All endoscopic SH operations are performed under general anesthesia [21]. Patients are placed in a supine position. The patient is catheterized after induction of anesthesia. In TAPP technique, pneumoperitoneum is established, preferably using an open access technique below the umbilicus to minimize the risk of blind puncture of intra-abdominal structures. A 10-mm port is placed with 30° camera used for initial visualization of the peritoneal cavity. Two 5-mm working ports are introduced for dissection. The peritoneum is incised well above the internal ring and the peritoneum is dissected 5 cm beyond the margin of the groin defect medially exposing the Cooper’s ligament and laterally/dorsally well exposing the triangle of doom (Fig. 12.4). An appropriate-sized (usually 10 cm × 15 cm) polypropylene mesh is chosen, allowing at least 5-cm overlap on the injury of the posterior wall. The mesh is unrolled in the pre-peritoneal space and fixed onto the abdominal wall with helical tacks, sutures or tissue glue including the posterior pubis and Cooper’s ligament [23]. Re-peritonealization is usually performed by continuous intra-corporeal suturing of the peritoneal flaps with 3–0 polyglactin suture or using tissue glue or tacks. Conventional non-steroidal anti-inflammatory drugs (NSAID) or paracetamol are used for postoperative pain relief. The operation is performed as day case surgery and follow-up is performed according to local protocol.


Fig. 12.4
In transabdominal pre-peritoneal technique (TAPP) mesh is introduced into the pre-peritoneal space through the abdominal cavity by opening the peritoneum (a). Mesh is tacked with titanium clips or tissue glue and covers pubic symphysis (1), posterior wall of the inguinal canal (2), pubic insertion of rectus abdominis muscle and inguinal ligament, as well as internal ring (3) (b)

Laparoscopic mesh implantation in TAPP usually follows the current principle of inguinal hernia surgery and is based on the physiological principle of diffusing the intra-abdominal pressure on the whole area of the implanted mesh in the disrupted groin area (Fig. 12.4). This ensures immediate firm fixation of the mesh to the abdominal wall [21]. The pre-peritoneal mesh covers the most vulnerable and injured areas at the pubic symphysis complex, and also supports firmly the posterior wall of the inguinal canal. The tissue ingrowth is expected to be more extensive than a mesh placed directly on the peritoneal surface.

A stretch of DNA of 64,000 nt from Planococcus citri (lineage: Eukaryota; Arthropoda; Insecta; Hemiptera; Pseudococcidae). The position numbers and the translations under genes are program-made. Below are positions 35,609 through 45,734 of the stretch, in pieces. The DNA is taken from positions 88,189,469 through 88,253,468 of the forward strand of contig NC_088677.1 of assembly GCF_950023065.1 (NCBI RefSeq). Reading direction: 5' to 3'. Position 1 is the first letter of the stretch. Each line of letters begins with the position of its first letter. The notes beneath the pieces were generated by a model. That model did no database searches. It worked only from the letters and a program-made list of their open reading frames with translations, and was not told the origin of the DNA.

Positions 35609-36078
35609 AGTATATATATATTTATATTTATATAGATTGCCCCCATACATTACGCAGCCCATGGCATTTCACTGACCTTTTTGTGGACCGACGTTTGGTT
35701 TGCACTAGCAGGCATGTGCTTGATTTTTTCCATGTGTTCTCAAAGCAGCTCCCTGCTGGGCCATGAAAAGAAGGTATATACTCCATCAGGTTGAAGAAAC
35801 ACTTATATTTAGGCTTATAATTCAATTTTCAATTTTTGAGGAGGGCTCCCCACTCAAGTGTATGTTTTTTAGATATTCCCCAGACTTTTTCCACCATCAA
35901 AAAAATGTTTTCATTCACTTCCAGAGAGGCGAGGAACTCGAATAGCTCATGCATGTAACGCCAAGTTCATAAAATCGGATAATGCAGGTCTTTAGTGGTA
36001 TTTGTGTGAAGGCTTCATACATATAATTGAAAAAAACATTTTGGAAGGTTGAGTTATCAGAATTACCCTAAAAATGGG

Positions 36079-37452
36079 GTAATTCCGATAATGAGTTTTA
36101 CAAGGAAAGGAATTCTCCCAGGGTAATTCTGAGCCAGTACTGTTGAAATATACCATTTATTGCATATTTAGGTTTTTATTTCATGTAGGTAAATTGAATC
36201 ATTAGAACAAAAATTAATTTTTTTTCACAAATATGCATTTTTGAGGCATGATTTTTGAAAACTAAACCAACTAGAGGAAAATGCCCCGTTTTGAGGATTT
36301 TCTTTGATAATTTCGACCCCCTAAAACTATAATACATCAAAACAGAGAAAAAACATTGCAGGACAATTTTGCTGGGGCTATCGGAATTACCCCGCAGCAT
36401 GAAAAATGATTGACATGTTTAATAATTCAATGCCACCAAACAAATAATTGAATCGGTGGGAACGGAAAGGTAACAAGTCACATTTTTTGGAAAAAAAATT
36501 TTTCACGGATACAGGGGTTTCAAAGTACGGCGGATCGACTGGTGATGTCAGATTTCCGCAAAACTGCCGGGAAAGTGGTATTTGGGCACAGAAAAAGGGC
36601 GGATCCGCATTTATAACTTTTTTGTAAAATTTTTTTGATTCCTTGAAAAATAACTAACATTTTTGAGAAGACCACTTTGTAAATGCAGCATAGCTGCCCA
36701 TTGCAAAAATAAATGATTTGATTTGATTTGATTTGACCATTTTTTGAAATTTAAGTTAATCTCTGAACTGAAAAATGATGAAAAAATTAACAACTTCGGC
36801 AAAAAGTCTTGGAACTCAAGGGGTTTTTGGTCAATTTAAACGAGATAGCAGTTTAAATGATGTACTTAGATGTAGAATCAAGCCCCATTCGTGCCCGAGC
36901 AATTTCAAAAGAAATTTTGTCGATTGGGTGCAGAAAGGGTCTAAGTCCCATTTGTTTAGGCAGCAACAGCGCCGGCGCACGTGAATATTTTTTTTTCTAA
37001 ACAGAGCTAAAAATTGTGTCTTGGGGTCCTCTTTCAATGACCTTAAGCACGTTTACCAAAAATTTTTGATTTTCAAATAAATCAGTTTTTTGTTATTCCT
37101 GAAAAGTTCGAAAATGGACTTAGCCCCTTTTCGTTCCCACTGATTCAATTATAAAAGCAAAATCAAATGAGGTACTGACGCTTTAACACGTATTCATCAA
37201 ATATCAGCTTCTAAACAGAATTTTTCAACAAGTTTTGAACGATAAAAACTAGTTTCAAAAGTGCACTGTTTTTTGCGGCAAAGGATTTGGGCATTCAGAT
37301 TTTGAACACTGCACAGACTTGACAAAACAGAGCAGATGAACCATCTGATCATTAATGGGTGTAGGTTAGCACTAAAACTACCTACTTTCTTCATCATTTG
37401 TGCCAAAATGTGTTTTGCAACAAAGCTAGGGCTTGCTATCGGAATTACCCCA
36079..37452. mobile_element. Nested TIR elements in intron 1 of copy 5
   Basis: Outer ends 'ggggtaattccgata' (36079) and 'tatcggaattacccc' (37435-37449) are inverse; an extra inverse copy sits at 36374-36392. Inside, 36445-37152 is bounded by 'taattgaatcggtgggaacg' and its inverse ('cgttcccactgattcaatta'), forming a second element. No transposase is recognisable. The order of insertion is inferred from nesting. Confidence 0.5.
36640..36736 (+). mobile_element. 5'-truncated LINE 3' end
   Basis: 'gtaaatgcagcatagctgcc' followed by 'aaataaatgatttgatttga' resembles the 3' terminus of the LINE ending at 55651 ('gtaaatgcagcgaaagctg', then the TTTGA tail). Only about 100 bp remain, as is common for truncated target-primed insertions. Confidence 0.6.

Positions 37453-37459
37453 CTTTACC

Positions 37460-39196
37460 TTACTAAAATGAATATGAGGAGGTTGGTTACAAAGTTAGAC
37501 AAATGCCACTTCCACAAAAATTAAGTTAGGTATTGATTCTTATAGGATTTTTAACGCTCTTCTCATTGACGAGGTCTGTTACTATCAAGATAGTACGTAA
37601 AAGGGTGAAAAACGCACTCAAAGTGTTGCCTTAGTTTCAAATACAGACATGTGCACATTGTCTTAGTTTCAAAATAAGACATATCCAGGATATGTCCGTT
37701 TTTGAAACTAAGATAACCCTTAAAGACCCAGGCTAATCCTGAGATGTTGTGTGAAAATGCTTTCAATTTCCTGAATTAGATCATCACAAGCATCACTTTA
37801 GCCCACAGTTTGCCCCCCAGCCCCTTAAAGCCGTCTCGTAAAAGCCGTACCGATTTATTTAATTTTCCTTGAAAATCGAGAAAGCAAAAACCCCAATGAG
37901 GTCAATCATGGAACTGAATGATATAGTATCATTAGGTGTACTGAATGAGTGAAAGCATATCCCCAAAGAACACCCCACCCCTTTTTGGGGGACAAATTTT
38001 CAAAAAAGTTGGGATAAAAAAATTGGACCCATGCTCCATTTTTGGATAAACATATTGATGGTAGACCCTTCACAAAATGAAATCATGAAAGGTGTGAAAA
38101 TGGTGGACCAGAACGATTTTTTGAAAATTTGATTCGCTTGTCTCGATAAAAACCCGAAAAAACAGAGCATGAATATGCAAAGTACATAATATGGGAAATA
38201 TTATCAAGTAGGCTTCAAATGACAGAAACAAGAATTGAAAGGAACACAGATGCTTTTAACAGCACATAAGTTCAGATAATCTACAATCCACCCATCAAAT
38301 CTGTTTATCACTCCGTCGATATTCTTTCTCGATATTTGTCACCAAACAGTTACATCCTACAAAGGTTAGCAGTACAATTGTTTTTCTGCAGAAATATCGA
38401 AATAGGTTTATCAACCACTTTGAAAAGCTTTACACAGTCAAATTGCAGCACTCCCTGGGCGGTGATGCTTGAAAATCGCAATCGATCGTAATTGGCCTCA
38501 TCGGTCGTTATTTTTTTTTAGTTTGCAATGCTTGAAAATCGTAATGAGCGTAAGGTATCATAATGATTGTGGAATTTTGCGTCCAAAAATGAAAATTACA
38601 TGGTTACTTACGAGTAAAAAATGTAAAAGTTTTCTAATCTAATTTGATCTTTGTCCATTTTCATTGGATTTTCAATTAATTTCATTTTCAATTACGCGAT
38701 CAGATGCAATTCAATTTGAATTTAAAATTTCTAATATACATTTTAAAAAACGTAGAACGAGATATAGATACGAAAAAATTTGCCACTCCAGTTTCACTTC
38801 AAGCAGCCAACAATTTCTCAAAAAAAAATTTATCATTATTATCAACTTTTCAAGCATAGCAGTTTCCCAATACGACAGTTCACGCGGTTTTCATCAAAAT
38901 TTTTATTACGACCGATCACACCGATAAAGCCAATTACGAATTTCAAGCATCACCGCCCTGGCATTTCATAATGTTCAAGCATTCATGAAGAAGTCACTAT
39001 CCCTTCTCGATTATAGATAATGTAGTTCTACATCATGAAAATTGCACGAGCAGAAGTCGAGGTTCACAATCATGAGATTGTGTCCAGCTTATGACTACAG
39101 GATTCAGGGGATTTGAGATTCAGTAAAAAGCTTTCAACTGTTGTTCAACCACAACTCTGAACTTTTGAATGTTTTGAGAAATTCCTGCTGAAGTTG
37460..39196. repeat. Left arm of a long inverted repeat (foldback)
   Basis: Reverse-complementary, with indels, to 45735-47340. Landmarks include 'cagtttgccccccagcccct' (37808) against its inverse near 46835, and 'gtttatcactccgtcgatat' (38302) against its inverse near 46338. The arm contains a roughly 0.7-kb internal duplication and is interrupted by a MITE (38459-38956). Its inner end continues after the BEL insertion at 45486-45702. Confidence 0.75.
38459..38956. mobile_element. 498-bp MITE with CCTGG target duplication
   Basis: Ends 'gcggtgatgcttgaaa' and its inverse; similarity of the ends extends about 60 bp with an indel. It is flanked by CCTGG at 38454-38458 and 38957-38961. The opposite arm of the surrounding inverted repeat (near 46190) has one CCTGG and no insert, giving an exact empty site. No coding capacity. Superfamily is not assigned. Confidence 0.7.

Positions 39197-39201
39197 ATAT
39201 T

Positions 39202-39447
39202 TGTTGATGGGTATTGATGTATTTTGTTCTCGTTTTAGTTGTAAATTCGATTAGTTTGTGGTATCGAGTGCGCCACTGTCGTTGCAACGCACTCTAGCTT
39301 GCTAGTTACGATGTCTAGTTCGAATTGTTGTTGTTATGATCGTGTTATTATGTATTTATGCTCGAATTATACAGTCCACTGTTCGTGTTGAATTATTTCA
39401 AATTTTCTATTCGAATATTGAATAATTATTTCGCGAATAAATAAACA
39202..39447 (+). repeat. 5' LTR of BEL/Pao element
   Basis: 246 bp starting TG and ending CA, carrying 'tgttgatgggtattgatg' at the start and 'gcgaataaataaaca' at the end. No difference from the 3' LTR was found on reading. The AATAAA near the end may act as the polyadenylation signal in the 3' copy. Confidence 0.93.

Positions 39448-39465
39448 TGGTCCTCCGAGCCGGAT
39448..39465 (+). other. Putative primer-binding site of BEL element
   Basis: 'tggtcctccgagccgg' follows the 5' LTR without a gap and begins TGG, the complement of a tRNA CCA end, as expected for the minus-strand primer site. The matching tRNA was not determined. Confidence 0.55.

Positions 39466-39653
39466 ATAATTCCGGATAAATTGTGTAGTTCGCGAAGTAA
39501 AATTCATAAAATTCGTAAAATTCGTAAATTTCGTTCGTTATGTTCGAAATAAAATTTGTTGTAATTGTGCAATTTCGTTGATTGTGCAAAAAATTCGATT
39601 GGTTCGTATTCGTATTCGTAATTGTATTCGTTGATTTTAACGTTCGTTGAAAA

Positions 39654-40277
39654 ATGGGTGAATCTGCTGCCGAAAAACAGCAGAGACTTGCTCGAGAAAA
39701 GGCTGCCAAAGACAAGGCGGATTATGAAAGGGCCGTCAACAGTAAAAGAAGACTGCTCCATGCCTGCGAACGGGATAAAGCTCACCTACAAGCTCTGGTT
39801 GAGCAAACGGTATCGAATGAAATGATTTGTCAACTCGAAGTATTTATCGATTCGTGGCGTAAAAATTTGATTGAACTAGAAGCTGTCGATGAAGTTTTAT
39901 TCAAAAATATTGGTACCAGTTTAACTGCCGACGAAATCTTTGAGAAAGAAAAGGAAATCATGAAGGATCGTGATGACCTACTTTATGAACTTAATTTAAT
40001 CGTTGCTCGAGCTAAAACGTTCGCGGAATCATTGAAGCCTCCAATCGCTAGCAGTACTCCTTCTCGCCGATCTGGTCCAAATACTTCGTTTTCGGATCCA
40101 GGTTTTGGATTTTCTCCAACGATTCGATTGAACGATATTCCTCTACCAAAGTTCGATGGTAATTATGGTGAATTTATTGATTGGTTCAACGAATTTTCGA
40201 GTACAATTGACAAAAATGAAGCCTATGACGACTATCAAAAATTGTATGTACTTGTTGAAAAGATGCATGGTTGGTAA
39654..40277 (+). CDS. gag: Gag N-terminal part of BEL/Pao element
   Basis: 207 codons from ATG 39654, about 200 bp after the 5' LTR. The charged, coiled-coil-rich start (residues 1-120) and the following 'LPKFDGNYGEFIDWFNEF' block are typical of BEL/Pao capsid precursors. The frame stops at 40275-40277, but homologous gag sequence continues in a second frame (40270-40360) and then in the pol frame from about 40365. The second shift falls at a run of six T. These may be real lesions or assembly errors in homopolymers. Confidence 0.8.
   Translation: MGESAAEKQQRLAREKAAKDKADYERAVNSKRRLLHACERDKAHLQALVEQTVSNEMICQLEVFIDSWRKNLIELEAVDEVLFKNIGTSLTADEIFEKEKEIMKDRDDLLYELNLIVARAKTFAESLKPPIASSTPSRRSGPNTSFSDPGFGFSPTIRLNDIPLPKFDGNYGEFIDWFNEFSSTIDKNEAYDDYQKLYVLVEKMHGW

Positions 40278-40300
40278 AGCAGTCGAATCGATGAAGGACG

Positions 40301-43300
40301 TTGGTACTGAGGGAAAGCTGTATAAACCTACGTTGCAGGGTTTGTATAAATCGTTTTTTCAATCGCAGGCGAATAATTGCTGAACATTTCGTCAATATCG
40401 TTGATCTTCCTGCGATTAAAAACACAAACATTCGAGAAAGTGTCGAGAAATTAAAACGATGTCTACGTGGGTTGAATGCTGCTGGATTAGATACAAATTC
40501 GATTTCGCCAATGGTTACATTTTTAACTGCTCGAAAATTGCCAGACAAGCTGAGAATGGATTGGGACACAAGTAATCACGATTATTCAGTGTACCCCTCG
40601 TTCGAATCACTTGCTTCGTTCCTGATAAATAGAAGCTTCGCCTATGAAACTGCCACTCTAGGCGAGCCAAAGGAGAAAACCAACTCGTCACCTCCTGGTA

TAPP technique was the initial endoscopic treatment of SH reported by UK surgeons [24]. According to original reports this technique “appeared as effective as conventional repair for sporting injuries and merits further evaluation as a technique to permit early return to activity” [24]. Soon after that, many more athletes were operated using TAPP technique [8, 10, 2529].

Totally Extraperitoneal Technique

Area of maximal pain can preferably be marked preoperatively on the groin skin which helps to place the retro-pubic mesh in an optimal position (Fig. 12.5). In TEP, the retro-pubic pre-peritoneal space is approached through a small sub-umbilical skin incision, followed by the entrance through the anterior rectus fascia and a muscle split, entering the pre-peritoneal facial space using a blunt 10 mm port on the affected side. The use of balloon dilatation is optional. The surgeon can also open the pre-peritoneal space by using the camera together with gas insufflation which is convenient and cheap (Fig. 12.5). After dissection described above, the retro-pubic area is covered with a 10 cm × 15 cm low weight polypropylene mesh, preferably using no-fixation or tissue glue [23, 30]. Meshes are sometimes placed bilaterally even if the symptoms are unilateral, because scarring of the pre-peritoneal space would most likely prevent a later operation of the non-affected side. There is, however, no consensus presented in the literature for bilateral operation.


Fig. 12.5
Positioning of the mesh in the TEP technique. Preoperatively, a maximum pain area can be skin-marked (a) and during operation an injection needle (white arrow) is introduced into retro-pubic space (b, c). This patient had disruption of the posterior wall of the inguinal canal (white star)

Results of TAPP and TEP

Altogether 675 laparoscopic operations for AP, 504 TAPP, and 171 TEP are reported in the literature (Table 12.1). Early results indicate that athletes return to their sports activities in 70–90 % already after 3–4 weeks after both TAPP and TEP. In the report by Ingoldby et al., 7 out of 14 patients who had a TAPP repair denied pain postoperatively. Training was resumed within 4 weeks for 9 out of 14 patients who had an open repair and 13 out of 14 who underwent TAPP. Full contact training was restarted at a median of 5 weeks (range 1–6) for open and 3 weeks (range 1–9) for TAPP (p < 0.05) [24, 28]. Others have confirmed these results after endoscopic surgery. Nearly all athletes (90 %) were able to return to full, unrestricted athletic activity within 4 weeks or less. Overall long-term satisfaction of TAPP was high and long-term follow-up revealed no or very few adverse sequelae or recurrent symptoms [8, 26].

Table 12.1
Endoscopic treatment of sports hernia—a review of the literature

Author and year

Number of athletes


Return to sports

Recovery (%)

Complications (N)

Transabdominal (TAPP)

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Mar 26, 2017 | Posted by in SPORT MEDICINE | Comments Off on Surgical Treatment of Sports Hernia: Laparoscopic Approach